Vimy Memorial Bandshell

November 7, 2010 at 4:00 pm (My City) (, , , , , , , , , , , , , , )

I am ambivalent about the memorialization of war. On one hand, I do think we need to focus on the sacrifices individuals and communities make in times of war. On the other hand, I think there should be better ways to solve major political conflicts. For more on this topic, see last year’s post.

Here in my city, there are numerous war memorials along the Meewasin Trail. They start with the Boer War and conclude with the Korean War. The two biggest memorials commemorate the two world wars.

One of my favourites memorials is the Vimy Bandshell.

The Bandshell was a community project that is still used by the community. There are no longer weekly, Sunday concerts but this area of the riverbank is well used during the Summer, for cultural as well as various musical events. As well, many brides and graduates have their picture taken here, both within and beside the bandshell. I once witnessed a wedding, itself, being performed in the bandshell.

The plaque above, posted by the bandshell, gives you a brief history of the project. It doesn’t tell you how the money was raised, who donated or what sacrifices were made. How many families, school children and businesses donated money in an individual soldier’s name? How many went every Sunday to hear a band play and remember a lost loved one? How many lost during, and after, this dreadful war.

I can’t answer these questions. I don’t know anyone who lived in the city then. I don’t know if there were concerts every Sunday. I like to think there were. However, my memory of bandshells and Sunday concerts come from books, especially the Betsy, Tacy and Tib series, and movies.

I like the bandshell because it is practical and usable. I like the fact that almost 100 years after it was built it is still an integral part of my city. I admire its simplicity and its beauty. I pass it almost every day as I walk back and forth between home and work.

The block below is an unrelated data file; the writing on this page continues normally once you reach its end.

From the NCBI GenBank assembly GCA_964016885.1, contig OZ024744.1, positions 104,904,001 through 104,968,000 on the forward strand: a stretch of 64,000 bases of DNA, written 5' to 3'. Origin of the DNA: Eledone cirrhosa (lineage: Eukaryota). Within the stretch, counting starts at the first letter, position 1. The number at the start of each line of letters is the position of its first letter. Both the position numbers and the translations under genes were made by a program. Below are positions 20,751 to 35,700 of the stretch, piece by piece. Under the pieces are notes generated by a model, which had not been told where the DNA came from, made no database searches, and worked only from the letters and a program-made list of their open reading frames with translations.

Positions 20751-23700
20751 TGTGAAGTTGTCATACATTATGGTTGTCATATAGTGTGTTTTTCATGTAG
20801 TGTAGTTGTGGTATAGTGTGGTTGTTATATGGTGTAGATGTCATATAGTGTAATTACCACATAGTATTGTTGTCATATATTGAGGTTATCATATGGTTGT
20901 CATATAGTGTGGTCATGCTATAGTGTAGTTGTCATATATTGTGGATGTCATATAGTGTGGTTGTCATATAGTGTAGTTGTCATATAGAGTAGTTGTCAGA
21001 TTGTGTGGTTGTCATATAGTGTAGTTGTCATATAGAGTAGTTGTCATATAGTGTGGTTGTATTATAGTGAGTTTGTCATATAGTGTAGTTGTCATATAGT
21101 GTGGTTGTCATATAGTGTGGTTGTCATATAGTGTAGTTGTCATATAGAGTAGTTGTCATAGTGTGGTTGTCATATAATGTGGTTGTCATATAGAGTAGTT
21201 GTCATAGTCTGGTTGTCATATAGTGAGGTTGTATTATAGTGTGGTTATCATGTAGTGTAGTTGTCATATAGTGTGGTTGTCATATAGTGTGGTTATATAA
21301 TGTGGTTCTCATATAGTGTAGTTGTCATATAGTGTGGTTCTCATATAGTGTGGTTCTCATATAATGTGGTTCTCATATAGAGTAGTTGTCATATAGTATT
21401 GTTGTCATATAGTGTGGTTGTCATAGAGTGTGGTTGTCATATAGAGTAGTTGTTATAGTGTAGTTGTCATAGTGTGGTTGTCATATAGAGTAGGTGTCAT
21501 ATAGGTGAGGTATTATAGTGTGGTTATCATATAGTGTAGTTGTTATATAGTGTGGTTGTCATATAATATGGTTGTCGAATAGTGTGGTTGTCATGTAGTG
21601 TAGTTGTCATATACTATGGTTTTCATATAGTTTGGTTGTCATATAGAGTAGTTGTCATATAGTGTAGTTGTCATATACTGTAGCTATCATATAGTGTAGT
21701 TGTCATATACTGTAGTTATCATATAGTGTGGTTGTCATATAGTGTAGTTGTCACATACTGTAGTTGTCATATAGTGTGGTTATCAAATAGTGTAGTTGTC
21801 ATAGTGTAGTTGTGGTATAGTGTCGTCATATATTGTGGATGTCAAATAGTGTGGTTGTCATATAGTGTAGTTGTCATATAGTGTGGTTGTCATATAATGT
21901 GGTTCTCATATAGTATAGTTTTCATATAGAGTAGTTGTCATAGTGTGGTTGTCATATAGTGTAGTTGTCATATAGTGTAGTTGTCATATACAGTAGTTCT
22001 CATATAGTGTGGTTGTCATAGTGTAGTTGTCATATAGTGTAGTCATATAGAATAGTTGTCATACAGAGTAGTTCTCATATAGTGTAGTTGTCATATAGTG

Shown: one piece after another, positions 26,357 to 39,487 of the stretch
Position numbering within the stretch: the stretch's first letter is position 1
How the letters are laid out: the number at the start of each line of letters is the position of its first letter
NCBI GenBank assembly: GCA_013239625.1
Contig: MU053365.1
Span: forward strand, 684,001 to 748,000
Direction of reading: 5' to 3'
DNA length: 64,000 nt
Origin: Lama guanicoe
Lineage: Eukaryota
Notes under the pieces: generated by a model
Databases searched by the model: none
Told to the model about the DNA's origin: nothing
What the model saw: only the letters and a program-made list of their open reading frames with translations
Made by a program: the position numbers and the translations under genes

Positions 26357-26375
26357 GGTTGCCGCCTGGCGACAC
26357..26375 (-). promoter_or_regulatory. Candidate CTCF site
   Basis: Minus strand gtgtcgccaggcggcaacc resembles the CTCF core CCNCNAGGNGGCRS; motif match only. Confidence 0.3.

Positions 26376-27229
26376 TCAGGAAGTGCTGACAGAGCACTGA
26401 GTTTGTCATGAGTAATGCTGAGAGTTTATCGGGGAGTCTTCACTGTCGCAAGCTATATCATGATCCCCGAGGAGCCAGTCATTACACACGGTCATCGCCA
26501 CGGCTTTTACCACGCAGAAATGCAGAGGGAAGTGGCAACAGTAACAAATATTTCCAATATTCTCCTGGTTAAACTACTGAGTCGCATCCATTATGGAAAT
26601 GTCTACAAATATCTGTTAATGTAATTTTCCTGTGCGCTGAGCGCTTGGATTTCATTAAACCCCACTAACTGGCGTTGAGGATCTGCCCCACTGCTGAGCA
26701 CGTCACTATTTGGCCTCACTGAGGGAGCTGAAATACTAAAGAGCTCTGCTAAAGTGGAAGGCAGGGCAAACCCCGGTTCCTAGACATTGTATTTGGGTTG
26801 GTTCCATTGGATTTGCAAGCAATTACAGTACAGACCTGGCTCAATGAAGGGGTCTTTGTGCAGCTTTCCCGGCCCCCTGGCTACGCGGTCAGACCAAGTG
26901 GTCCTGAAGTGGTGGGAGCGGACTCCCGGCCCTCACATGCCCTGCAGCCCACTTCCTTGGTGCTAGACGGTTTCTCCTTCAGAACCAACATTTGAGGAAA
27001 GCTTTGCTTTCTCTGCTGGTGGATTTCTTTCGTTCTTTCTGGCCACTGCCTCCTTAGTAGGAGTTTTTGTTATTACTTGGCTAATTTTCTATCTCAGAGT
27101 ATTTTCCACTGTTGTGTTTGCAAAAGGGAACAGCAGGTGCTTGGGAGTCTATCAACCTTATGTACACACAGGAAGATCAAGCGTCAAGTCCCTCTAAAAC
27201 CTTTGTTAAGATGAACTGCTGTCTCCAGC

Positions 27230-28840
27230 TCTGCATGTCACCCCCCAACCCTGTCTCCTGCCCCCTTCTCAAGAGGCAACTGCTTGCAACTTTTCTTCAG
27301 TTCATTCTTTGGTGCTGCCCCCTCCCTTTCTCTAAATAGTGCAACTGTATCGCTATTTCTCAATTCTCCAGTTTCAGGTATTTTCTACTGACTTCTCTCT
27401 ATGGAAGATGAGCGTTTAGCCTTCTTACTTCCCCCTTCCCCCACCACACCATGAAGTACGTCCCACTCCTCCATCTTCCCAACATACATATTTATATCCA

I pass by it in Spring, Summer, Fall and Winter. I watch how light and shadow rest beside it morning, noon, and night.

If I had a favourite war (oh, what a depressing thought), it would be World War One. War still seemed romantic back then. Or at least it did, when the war started. Historically, this is the war where the world lost its innocence; where we all collectively saw exactly what it meant to fight and die. This is when even the poets talked more of loss then honour.

It was during this war (this long, bloody, awful war) that we started to question why such actions were necessary. It was after this war, that we collectively vowed never again (and yet, and still, twenty some years later).

Can I take pleasure in war memorials and still wish for a better way to end world-sized conflicts?

How will I remember?

With ambivalence…for I understand that the cost of freedom is never free.

By questioning…that there has to be a better way than mass conflict and so many dying.

Through learning…even the information that I’m not sure is correct.

With hope…that when we say never again, we actually mean never again!

This is how I will remember.


1 Comment

  1. Commemorate – Don’t Celebrate | Solitary Spinster said,

    […] by discussing my views about the Vimy Memorial, […]

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